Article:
SAN ANTONIO – Arepas, simple or complex corn cakes, are a Central and South-American (especially in Colombia) breakfast tradition, which have recently become very trendy in many parts of the U.S.
There are many variations, and this version has a great nubby texture and sensational flavor.
Arepas are generally fried in olive oil, so what better accompaniment than eggs fried in olive oil? This is a great dish for either breakfast or brunch.
Make Ahead: The arepas may be prepared ahead through the stage of frying, then gently reheated in the oven prior to serving. The salsa can be made ahead of time. Fry the eggs and assemble the plates when ready to serve.
5 Roma tomatoes cut into small dice
3 Serrano chilies, seeds and veins removed, minced
2 tablespoons freshly squeezed lime juice
½ small red onion, cut into tiny dice
3 tablespoons minced fresh cilantro
Salt to taste
1 cup half and half, divided
¾ cup frozen corn kernels, thawed
1 cup canned hominy, well drained
2 tablespoons sugar
1 cup shredded asadero cheese
1 cup maseca (tamale dough flour)
1 teaspoon kosher salt
All-purpose flour, as needed
Extra-virgin olive oil for frying
Olive Oil-Fried Eggs:
Extra-virgin olive oil for frying
Kosher salt and freshly ground black pepper to taste
Begin by making the salsa.
Combine all ingredients except salt in a medium-sized bowl and stir to blend well. If you are going to use the salsa now, add salt to taste. If you wish to refrigerate it for use later, don’t add the salt until ready to serve. (The salt will cause the tomatoes to “weep” and make the salsa watery.)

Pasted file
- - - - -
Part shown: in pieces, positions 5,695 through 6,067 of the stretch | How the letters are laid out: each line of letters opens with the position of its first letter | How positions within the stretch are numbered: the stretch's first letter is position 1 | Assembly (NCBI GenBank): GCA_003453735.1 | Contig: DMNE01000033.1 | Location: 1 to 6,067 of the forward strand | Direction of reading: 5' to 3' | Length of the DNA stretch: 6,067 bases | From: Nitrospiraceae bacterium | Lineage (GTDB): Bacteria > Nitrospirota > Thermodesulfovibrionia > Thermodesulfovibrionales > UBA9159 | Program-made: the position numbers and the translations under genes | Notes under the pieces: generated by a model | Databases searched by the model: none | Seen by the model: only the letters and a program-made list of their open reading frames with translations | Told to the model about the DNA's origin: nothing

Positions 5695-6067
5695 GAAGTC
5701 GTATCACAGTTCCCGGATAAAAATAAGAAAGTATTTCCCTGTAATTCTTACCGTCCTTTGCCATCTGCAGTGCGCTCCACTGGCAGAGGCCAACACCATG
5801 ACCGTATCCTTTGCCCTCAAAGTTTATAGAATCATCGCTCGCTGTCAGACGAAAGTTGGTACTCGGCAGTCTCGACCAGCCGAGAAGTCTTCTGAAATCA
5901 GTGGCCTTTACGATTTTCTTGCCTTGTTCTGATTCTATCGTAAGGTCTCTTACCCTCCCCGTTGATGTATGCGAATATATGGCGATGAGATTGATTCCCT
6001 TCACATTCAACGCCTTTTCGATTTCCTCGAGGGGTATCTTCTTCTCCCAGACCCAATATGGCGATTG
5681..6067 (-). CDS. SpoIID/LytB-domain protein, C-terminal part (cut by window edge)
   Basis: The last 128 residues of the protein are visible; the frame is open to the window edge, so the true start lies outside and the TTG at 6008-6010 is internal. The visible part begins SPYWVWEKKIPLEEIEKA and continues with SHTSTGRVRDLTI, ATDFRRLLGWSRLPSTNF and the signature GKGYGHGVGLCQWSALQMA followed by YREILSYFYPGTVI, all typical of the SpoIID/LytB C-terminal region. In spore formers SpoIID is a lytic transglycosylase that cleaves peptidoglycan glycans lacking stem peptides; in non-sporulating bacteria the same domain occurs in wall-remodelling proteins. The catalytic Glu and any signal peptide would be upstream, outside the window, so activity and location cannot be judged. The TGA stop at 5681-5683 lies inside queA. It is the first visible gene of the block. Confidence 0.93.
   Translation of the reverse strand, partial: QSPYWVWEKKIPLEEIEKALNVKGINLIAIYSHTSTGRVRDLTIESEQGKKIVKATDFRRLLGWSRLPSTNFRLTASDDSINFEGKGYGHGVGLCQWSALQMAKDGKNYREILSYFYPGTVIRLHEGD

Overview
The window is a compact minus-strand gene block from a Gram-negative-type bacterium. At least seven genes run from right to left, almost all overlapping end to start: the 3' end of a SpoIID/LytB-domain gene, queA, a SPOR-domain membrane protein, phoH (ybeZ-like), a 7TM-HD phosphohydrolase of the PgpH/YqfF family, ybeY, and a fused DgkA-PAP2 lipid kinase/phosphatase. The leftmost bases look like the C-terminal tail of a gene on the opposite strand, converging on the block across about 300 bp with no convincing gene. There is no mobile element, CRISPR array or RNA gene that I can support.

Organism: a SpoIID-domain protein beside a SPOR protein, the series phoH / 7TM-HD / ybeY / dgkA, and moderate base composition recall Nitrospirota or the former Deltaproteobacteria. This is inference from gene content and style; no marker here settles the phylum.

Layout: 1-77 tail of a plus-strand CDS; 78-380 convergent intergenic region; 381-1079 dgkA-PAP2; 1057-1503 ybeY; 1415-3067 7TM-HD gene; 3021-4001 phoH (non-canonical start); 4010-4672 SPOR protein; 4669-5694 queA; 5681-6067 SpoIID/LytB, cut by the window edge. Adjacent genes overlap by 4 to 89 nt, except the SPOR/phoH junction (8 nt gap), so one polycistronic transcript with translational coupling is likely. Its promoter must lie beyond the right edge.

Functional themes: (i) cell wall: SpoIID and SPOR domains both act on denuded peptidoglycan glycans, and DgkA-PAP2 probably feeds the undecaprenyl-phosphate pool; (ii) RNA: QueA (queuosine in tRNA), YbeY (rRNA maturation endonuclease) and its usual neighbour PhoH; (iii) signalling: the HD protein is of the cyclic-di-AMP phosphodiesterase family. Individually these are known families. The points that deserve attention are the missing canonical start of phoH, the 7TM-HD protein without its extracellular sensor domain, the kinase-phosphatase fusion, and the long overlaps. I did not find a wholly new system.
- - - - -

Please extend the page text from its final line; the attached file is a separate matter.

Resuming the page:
Prepare the arepas.
Combine ½ cup of the half and half, corn kernels, hominy, and sugar in work bowl of food processor fitted with steel blade. Process until mostly smooth, leaving a little bit of texture.
Turn out into a medium-sized bowl. Stir in the asadero cheese, maseca, kosher salt, and remaining ½-cup of half and half. Stir just to blend well, but don’t get heavy-handed, or the Arepas will be heavy.
If the dough is too sticky to form cakes, add some all-purpose flour, 2 tablespoons at a time, stirring in thoroughly but gently, until the consistency is right. Set the dough aside to rest, covered with a clean towel, for about 20 minutes.
Divide the dough into 12 portions and roll into balls. Cover work surface with a sheet of parchment paper and place the rounds about 3 inches apart on the parchment. Use a large cutting board to cover the dough balls, pressing down on it to form cakes about ½-inch thick.
Heat a thin glaze of olive oil in a heavy-bottomed non-stick skillet. When the oil is hot, add some of the arepas, but don’t crowd the pan. They should not be touching. Fry them for 2-3 minutes, depending on the amount of browning desired, keeping in mind that they should be crispy on the outside.
Turn and fry until browned on the other side. Drain on absorbent paper towels placed on a wire rack and repeat with remaining cakes, adding additional olive oil to the pans as needed. Keep warm while frying the eggs.
Wipe out the skillet and heat 3 tablespoons of olive oil. When the oil is hot enough to make a drop of water sizzle, slide in two eggs. Season them immediately with salt and freshly ground black pepper.
Cook over medium-high heat, spooning some of the oil over the eggs, until the edges of the eggs begin to get bubbly and lacy and golden brown. The yolks should be nice and runny and the bottoms slightly browned.
Set aside to keep hot and repeat with remaining eggs, adding additional olive oil as needed. Note: If you can multi-task, you can have two (or more skillets going at once to cook the eggs quickly.)
To serve, place two of the arepas on each plate, slightly overlapping. On the opposite side of the plate place two of the fried eggs. Spoon a portion of the salsa in the middle of the plate and serve at once.